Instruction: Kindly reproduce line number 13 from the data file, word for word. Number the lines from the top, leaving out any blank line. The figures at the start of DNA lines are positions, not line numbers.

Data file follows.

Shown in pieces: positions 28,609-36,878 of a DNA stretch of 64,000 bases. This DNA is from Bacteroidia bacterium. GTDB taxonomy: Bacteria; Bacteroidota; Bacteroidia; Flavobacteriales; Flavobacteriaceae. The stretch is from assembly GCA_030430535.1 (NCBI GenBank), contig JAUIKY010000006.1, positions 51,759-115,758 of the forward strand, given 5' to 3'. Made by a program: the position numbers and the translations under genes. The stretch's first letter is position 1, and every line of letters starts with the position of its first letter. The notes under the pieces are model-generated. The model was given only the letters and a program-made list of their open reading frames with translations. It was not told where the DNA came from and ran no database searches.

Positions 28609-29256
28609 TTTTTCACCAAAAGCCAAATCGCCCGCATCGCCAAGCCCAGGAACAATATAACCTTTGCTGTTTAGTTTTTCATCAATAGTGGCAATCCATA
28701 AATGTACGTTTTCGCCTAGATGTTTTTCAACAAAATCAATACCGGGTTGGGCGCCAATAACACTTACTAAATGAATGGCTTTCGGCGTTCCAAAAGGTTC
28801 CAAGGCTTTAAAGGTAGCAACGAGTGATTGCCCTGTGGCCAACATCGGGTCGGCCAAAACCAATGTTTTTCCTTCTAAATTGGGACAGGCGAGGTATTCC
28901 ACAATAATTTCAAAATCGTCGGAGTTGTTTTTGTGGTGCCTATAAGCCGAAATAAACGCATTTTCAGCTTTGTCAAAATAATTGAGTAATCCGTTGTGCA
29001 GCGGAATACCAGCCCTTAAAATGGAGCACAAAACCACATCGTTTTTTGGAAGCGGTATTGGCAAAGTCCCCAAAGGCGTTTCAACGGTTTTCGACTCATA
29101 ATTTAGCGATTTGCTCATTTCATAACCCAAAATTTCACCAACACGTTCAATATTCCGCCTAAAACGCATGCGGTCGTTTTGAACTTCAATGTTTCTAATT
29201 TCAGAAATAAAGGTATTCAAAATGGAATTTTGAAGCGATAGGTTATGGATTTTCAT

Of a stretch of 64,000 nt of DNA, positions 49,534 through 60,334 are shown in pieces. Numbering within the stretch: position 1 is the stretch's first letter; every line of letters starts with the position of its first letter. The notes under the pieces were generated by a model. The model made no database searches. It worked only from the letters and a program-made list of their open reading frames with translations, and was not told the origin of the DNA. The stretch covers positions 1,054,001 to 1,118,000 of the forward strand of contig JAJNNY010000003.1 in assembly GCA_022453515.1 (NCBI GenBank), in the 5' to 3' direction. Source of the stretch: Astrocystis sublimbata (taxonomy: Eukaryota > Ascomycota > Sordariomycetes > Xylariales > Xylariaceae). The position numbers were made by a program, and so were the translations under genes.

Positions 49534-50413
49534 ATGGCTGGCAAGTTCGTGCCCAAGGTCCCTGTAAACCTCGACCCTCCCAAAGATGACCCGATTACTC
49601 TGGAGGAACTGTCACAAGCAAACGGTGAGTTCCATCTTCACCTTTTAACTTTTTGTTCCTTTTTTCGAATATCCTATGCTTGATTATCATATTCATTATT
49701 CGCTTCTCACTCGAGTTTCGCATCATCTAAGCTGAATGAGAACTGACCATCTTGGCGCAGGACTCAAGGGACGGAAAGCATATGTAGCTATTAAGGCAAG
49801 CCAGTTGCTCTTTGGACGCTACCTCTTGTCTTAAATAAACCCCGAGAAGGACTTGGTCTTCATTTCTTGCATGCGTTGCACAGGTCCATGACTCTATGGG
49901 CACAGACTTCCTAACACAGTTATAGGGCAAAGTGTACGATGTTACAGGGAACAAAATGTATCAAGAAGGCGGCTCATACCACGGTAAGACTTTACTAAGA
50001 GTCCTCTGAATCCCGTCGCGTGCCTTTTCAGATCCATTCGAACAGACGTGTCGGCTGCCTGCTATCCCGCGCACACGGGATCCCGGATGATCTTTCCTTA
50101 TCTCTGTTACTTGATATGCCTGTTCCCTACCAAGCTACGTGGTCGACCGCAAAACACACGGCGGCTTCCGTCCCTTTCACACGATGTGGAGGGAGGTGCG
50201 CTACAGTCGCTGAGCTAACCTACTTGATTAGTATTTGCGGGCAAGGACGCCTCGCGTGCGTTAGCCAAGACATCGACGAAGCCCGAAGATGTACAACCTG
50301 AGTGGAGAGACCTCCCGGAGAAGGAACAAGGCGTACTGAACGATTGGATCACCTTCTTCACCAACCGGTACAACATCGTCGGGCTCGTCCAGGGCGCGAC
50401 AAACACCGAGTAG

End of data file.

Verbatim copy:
49601 TGGAGGAACTGTCACAAGCAAACGGTGAGTTCCATCTTCACCTTTTAACTTTTTGTTCCTTTTTTCGAATATCCTATGCTTGATTATCATATTCATTATT